Ear Buds

Snagged a some Nuforce NE-600X ear buds off of Massdrop. I have two sets of Klipsch S4 ear buds, which have been great, but Klipsch has moved to specifically targeting iOS and sticking volume controls on all their current lines, which I don’t like. With the price of the Nuforce ones <$10, I figured I’d check them out.

My first impressions are great, but apparently not enough to please the audiophiles over on head-fi. The Klipsch have held up to heavy use, although it looks like on the older set might be starting to wear (but it hasn’t effected how they work yet.) Comparison audio quality on the two initially, I’d say I prefer the NuForce sound more, but I’ll give it more time.

I mostly prefer ear buds at work because I don’t really care for the weight of headphones or the amount of insulation they strap onto my head. Even when I’m wearing a headset, I’ve always preferred the behind-the-neck style. Anyway, I think I’d recommend the Nuforce (and the Klipsch) ear buds.

Investigating Ramen

I have recently become facinated with ramen and all of its related dishes. I’ve hunted out a number of the brands of instant ramen noodles recommended on /r/ramen, as well as started adding toppings like boiled eggs and scallions. I’ve also experimented with seasoning the noodles myself, but haven’t gotten to the point where I’ve really built a stock from scratch.

I came across the above episode on YouTube, which I really liked. I expect its only a matter of time now before I try to make my own from scratch (other than the noodles, but there’s a market nearby I should be able to find those.)

One of my favorite bits of the video was the description of ramen as a three course meal – toppings, noodles, and soup. It’s changed how I look at ramen from just a cheap, college snack to actually thinking about the meal that inspired instant ramen.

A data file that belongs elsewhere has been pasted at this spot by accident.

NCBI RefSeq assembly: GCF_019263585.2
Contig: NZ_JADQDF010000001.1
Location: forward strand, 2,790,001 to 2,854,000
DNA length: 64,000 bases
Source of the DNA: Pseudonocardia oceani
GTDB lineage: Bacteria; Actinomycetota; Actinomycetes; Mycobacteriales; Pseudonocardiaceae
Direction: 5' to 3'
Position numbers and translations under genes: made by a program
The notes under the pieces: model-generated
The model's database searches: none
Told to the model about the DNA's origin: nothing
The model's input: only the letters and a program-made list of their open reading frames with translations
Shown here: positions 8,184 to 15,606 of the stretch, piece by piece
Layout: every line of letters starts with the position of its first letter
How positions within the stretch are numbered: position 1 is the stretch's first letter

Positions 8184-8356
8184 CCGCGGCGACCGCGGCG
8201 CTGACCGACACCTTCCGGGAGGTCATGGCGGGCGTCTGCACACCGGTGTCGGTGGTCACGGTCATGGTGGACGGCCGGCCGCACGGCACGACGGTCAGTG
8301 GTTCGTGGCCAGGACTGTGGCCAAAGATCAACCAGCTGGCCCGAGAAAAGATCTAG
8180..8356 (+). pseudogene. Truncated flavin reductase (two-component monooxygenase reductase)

Making Bash Feel Modern

The Bash shell has a bunch of options that just aren’t turned on by default that change how it feels quite a bit. With the hype from zsh, I figured I’d mention the ones I use.

  • autocd is a no brainer. If you type out a name of a directory, it’ll cd into it. Tab completion still works of course, so it just saves typing ‘cd ’ all the time. It’s simpler, shorter, cleaner.
  • cdspell and dirspell are closely related; they try to find and fix typos in directory names, and then will run the new command for you. I haven’t compared their behavior to zsh’s one for one, but they seem to deal with small mistakes which is nice.
  • globstar allows you to use ** to recursively match directories. For example, **/index.php will match any index.php in the current directory or any subdirectory. Powerful and simple.
  • dotglob might not be as useful to everyone, but it let’s wildcards match hidden (dot) files. I’m used to it, and I like having all files be treated the same.
  • extglob also not might be as useful to everyone, but I find it useful. It enables “extended dash regex”, which you’d have to read more about in the bash man pages. The most common thing I use is !(…) to negate something. For example, rm !(*.php) would delete all non-php files.